How One Brooklyn Building Shows a Possible Solution for the City’s Homelessness Problem
From New York Magazine
A few weeks ago, I watched a man who had spent much of his life living in doorways and cardboard boxes shamble into the sun-washed lobby of a new building on Hegeman Avenue in Brownsville, dig an I.D. card out of baggy jeans, swipe through the turnstile, and take the elevator up to a modest but clean room equipped with a bed, an ample window, a closet, and a kitchenette. He was home.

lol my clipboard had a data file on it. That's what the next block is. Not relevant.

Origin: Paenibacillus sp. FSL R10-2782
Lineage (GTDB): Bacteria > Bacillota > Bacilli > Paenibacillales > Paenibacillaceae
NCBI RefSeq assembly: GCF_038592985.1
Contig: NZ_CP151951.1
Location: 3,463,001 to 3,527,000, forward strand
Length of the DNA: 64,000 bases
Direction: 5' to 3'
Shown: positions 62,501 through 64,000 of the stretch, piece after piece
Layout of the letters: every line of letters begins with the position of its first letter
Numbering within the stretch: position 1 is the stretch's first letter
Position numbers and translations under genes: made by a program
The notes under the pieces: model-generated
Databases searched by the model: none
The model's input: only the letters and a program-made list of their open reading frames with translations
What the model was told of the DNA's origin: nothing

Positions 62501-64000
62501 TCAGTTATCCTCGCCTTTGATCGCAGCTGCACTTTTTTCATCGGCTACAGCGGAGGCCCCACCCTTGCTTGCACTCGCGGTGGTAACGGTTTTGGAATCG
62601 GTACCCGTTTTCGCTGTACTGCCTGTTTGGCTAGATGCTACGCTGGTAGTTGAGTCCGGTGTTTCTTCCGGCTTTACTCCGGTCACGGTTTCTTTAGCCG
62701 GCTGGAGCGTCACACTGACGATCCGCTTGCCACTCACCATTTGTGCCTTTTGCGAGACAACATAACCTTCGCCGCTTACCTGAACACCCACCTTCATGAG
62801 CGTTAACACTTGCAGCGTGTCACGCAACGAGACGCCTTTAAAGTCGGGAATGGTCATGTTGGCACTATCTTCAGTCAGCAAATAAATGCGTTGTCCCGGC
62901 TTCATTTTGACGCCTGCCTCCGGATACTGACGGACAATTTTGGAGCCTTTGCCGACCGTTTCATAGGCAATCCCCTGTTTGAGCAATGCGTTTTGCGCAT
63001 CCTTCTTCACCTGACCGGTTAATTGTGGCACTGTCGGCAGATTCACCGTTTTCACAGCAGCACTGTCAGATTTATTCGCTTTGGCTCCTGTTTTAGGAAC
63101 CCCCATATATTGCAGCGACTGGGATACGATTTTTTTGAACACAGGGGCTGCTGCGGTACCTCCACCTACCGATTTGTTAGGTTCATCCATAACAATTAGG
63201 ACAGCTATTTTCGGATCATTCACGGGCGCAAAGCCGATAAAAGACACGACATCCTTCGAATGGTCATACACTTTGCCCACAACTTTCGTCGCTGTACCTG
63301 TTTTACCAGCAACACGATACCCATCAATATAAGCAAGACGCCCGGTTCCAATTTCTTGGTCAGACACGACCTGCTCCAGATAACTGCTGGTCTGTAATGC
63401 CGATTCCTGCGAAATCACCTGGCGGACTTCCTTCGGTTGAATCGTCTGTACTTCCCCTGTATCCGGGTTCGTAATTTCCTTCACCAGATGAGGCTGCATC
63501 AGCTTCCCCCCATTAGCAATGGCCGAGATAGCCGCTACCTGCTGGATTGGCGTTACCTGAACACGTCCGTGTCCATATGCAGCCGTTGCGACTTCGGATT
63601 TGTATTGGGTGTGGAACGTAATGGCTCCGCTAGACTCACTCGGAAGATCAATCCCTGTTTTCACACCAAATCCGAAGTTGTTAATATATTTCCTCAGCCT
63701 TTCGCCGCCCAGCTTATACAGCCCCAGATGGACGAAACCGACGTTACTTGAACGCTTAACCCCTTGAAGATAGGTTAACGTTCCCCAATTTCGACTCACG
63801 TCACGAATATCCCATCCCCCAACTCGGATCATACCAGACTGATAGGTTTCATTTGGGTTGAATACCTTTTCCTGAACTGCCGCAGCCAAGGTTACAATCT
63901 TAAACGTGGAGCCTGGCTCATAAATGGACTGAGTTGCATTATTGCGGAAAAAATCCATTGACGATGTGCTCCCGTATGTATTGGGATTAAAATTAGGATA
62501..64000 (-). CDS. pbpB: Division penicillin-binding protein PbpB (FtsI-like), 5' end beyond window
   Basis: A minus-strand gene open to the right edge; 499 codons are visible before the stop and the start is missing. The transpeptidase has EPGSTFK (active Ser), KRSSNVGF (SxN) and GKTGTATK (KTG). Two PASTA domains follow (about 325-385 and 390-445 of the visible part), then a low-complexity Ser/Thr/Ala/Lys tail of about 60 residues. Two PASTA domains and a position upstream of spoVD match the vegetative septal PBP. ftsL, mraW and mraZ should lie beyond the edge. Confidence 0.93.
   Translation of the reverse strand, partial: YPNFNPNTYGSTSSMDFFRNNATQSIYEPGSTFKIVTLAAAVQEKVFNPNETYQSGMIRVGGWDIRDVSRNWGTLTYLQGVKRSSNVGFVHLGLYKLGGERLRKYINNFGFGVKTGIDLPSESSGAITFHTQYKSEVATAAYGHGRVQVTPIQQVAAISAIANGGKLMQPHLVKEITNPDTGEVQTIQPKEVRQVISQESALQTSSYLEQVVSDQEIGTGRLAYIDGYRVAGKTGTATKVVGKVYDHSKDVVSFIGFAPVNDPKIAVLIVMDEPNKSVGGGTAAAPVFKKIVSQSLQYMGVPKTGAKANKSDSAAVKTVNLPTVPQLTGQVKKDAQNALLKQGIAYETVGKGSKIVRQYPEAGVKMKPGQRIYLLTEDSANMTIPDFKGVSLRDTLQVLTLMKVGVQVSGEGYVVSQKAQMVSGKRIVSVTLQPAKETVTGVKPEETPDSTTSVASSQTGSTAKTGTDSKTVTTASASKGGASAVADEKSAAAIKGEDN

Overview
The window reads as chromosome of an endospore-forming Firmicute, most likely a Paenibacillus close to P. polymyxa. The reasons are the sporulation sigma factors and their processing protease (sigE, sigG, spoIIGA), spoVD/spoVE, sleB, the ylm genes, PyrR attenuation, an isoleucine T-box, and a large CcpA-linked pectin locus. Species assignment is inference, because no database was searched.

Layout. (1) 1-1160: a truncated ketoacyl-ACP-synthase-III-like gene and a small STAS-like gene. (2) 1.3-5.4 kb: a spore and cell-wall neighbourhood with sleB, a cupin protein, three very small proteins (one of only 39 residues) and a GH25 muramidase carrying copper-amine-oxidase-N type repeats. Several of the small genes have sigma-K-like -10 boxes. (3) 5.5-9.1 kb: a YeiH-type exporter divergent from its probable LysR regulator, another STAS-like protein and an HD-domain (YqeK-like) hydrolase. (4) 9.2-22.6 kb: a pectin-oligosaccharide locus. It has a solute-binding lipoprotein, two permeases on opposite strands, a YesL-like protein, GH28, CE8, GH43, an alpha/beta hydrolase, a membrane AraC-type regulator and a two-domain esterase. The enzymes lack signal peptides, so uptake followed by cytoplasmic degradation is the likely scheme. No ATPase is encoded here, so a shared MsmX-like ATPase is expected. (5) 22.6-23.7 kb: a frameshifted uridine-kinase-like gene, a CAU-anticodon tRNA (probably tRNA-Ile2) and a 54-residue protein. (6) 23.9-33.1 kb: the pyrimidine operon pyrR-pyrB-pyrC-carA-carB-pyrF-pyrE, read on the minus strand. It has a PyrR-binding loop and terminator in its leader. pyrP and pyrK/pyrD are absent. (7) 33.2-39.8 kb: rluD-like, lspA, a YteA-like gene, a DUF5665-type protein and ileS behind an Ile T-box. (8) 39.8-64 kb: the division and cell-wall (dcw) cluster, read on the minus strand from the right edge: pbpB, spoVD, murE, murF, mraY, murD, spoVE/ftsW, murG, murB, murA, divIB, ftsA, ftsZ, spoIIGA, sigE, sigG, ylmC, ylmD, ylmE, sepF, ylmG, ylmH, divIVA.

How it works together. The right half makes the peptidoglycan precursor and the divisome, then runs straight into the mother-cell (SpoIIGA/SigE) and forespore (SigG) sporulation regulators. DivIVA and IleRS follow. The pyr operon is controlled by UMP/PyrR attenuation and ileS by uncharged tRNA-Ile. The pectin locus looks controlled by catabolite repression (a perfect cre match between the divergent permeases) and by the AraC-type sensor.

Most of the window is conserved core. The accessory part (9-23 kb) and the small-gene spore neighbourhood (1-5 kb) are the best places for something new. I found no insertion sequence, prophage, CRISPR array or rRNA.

Sandy has aggravated an already brutal housing crisis in New York. With 3,000 adults living on the streets, and another 47,000 people forced into homelessness by the economy, shelters are overflowing, and the city pays exorbitant rents for emergency lodgings. But housing the homeless, not in shelters but with dignity, is a less intractable challenge than it seems. Buildings like the Hegeman point the way.
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